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An original watercolor by Captain William H. Shippard after a page from the Codex Selden.

The Codex Selden, also known as the Codex Añute, is a Mixtec manuscript that provides a detailed genealogical account of the Jaltepec dynasty spanning from the 10th to the 16th century. Despite its post-conquest creation, it is usually recognized as one of the six surviving pre-Hispanic Mixtec codices, marking a crucial source for understanding the Mixtec culture and history prior to Spanish influence. The manuscript highlights a significant historical period, with its last recorded date being 1556, suggesting its completion around this time. Originally part of John Selden's collection, a notable English jurist, the Codex Selden was bequeathed to the University of Oxford upon his death in 1654 and is presently housed in the Bodleian Library. Its existence as a possible fragment of a larger, improperly stored document adds to its historical intrigue and value, offering insights into the rich cultural and genealogical heritage of the Mixtec people.

William Henry Shippard's Mexican Paintings

William H. Shippard (1803-1865) was a pioneering 19th-century British museologist - an unsung progenitor of modern-day museum anthropology. While he is chiefly remembered as a friend of George Catlin, Shippard's profound interest in the ancient civilizations of Mexico connects him with a cohort of British contemporaries that include Lord Kingsborough and the showman William Bullock. Shippard's fascination with Mesoamerica propelled him to amass a significant collection of visual material derived from Aztec codices which he copied himself. A figure of some intrigue and scholarly ambition, Shippard endeavored to establish the Museum of Mankind in London, which seems to have evolved from his deep interest in early Mexican cultures. Although the museum did not come to fruition, Shippard's original artwork, mainly pen and ink drawings enriched with vibrant hand coloring, based on Mexican codices held in European libraries and collections, remains a valuable historical source, particularly for understanding the allure of Mexican antiquity within early 19th-century British collecting circles.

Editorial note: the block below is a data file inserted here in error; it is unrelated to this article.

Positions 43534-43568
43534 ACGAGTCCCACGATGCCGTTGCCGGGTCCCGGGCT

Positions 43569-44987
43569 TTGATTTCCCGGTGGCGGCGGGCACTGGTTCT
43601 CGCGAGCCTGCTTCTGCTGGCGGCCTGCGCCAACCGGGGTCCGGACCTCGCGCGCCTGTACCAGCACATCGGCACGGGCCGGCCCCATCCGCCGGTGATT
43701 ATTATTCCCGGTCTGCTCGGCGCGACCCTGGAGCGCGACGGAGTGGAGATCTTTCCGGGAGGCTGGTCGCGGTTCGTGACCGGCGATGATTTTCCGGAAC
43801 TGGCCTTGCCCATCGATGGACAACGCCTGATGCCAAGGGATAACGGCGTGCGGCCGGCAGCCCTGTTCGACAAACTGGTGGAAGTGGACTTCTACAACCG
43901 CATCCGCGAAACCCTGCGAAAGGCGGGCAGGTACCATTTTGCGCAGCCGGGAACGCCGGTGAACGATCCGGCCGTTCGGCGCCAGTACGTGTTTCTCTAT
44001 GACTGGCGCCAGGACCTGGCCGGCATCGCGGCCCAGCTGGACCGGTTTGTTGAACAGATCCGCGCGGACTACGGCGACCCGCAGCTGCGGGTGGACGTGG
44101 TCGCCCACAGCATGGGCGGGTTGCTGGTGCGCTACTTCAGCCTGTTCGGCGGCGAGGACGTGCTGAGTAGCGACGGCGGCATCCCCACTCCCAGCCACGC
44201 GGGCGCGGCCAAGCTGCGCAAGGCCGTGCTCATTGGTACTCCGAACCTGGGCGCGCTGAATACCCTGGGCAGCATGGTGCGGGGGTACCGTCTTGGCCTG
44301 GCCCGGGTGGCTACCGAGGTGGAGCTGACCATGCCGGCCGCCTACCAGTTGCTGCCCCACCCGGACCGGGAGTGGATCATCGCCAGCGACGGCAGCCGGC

Condition Description
Pen and ink drawing with watercolor. Colors vivid and overall condition is very good.
William Henry Shippard Biography

Capt. William H. Shippard, a friend of George Catlin and an avid watercolorist and museologist, was also a pioneering British Mesoamericanist. Shippard appears in British newspaper notices from the 1840s as a London-based lecturer who spoke about Native Americans and Mexican antiquities. We know he was a friend of George Catlin, and that he was involved in attempts to organize early London museum exhibitions of Mexican antiquities. In the latter efforts Shippard would seem to coincide with a  group of like minded prominent English collectors interested in Mexican topics active during the 1820s and 1830s, including Lord Kingsborough and the bibliomaniac Sir Thomas Phillipps, among others. He seems to have been an armchair anthropologist and would-be museum founder, whose ambitious ideas for a London-based museum never got off the ground - at least not beyond the prospectus-printing stage. Certain aspects of Shippard's career are akin to William Bullock, the showman and connoisseur of Mexican antiquities who actually did travel to Mexico. Bullock published a notable book about his Mexican travels, and achieved a level of recognition in his day as the empresario of London's Egyptian Hall, wherein he thrilled large London audiences with his elaborate exhibitions of exotica, including Mexican items.